A report came out in last week's Houston Chronicle purporting to detail a "vote on an unspecified plan concerning what to do with the Astrodome." According to John McClain, the board of the Harris County Sports & Convention Corporation was set to approve the plan and shuffle it to the Harris County Commissioners Court. "If county commissioners give their approval," McClain wrote, "the plan could eventually be voted on by the public."
This information was sourced to a "person" close to the situation. It is also incorrect.
"[The Chronicle's report] was just wrong," Kevin Hoffman, HCSCC's deputy executive director, told Hair Balls. "There's a lot of speculation in the community regarding it, but we've been very careful and diligent in trying to get accurate information out."
Joe Stinebaker, the director of communications in the Harris County judge's office, was at least a bit softer in his judgment of the original story
"[They] got it kind of wrong," Stinebaker told Hair Balls.
While we wait for a retraction -- which, hey, might not come; that's the blessing of anonymous sourcing -- we'll try to detail for you what's actually going on with the HCSCC this week. The board will indeed meet this week, coming together to decide the next step on potential movement on the Dome. But there's no "unspecified plan" that the public has thus far been kept in the dark about. Rather, according to Hoffman, the board will be looking for a resolution on a time-frame to have a set of plans to move to the Commissioners Court by June 25th, when the court will hold its annual Capital Improvements hearing.
"This is just the beginning of process -- the process is going to be moving towards having something to present the Commissioners Court" by June 25th, Hoffman said. "We want to have the opportunity to put something before them, something well-thought-out that can either address a public purpose or have some private financing associated [with] the resolution."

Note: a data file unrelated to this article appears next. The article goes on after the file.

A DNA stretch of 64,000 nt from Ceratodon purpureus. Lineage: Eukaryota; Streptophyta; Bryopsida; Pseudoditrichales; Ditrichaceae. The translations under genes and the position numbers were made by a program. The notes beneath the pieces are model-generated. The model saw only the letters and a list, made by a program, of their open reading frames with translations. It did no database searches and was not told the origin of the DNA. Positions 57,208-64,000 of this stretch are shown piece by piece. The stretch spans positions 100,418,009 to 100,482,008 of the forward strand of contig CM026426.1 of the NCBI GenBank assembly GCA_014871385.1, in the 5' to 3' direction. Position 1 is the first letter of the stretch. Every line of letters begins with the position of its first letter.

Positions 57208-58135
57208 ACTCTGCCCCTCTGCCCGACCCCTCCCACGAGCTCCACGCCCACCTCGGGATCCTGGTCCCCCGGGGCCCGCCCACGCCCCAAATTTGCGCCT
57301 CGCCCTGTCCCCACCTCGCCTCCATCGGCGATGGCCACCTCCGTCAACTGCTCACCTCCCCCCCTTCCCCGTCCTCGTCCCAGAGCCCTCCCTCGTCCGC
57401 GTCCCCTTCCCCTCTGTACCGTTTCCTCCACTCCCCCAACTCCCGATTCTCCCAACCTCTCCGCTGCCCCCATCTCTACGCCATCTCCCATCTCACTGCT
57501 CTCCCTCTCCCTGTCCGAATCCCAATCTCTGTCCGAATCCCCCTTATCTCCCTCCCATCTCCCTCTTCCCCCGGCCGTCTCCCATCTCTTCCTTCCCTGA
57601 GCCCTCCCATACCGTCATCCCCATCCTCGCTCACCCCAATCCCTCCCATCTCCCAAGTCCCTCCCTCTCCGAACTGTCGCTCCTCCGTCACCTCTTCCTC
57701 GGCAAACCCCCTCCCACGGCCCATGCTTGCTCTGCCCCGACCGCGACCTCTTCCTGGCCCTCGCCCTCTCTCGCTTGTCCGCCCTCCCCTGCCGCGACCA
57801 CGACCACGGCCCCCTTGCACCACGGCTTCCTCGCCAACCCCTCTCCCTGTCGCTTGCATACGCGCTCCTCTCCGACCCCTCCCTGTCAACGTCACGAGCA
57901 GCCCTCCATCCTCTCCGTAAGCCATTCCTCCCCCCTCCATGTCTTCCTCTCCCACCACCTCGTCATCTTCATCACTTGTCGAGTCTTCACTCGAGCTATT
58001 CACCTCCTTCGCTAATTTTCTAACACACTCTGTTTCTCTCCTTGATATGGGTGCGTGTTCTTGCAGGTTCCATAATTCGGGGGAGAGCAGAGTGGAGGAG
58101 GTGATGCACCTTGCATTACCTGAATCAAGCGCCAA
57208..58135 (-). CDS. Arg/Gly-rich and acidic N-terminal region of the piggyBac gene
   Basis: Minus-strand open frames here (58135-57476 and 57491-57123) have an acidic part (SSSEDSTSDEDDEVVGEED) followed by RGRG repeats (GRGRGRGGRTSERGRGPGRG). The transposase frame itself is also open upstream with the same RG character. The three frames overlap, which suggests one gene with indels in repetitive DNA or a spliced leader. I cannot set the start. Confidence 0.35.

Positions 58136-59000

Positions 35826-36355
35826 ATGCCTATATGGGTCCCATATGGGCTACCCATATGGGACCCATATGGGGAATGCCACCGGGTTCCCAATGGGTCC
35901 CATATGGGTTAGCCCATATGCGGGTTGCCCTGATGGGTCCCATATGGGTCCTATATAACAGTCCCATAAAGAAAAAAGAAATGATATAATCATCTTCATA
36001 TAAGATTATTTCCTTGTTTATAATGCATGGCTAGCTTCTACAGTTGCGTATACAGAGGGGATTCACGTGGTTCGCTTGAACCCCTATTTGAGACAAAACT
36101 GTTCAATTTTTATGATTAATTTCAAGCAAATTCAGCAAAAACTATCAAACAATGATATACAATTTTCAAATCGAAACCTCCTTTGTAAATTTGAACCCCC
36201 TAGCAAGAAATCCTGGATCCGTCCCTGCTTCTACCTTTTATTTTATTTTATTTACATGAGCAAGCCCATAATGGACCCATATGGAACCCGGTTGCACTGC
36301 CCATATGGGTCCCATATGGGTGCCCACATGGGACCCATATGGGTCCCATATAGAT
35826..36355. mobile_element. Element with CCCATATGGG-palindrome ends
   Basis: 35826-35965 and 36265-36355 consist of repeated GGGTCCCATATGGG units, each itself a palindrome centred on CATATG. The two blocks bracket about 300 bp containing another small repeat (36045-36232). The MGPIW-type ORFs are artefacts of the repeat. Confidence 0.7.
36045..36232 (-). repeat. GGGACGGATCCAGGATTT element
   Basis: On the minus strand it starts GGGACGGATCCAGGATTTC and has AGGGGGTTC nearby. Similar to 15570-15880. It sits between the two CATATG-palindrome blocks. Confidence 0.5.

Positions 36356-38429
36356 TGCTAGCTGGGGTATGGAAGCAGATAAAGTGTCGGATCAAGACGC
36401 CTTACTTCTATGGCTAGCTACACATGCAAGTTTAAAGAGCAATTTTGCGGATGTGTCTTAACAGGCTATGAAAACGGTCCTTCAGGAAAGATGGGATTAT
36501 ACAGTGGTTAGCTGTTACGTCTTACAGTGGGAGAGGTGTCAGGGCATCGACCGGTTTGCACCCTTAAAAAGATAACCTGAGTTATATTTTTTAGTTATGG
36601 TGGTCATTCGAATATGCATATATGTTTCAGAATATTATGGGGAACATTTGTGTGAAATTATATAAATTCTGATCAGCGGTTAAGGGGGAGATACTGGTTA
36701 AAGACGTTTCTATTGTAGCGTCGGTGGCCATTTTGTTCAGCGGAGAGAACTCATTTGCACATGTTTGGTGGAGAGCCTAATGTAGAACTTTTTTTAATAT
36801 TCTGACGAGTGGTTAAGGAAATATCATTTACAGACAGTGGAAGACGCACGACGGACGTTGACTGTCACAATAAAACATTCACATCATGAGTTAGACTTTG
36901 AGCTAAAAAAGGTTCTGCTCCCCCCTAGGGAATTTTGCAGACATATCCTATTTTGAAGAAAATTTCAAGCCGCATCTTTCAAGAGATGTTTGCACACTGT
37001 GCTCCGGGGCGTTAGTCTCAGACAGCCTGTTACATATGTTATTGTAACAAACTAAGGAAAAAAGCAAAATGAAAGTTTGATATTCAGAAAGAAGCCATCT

While Hoffman did say that there would be a vetting process involved with certain proposals -- they're not simply going to shunt every idea directly to the court -- Stinebaker confirmed that he believed HCSCC would present both private and public proposals on June 25th.
"I think it's a fairly legitimate expectation ... that they're going to evaluate and determine feasibility of privately financed proposals -- to build hotels, to build indoor ski slopes -- and they'll say by June 25th, they'll have everyone's stuff on record," Stinebaker said. "They're also going to collate public use recommendations, how county taxpayers could pay to convert it into an open-air park, or an indoor festival venue. Or, No. 3 -- they could say that it could be torn down."
Once the decision is passed to the court, the HCSCC can wash their hands of the matter. And while the step following remains up in the air -- there are conflicting reports as to whether or not the court would even be able to place the final decision on a referendum for Harris County -- it's clear that there isn't some unsaid plan running the halls of the HCSCC, waiting to be sprung on an unsuspecting populace.
"There's a decent chance that the future of the dome will be put to a vote," Stinebaker said. "Nov. 2013 is the potential earliest date, which is why HCSCC is moving along on the timeline they are."
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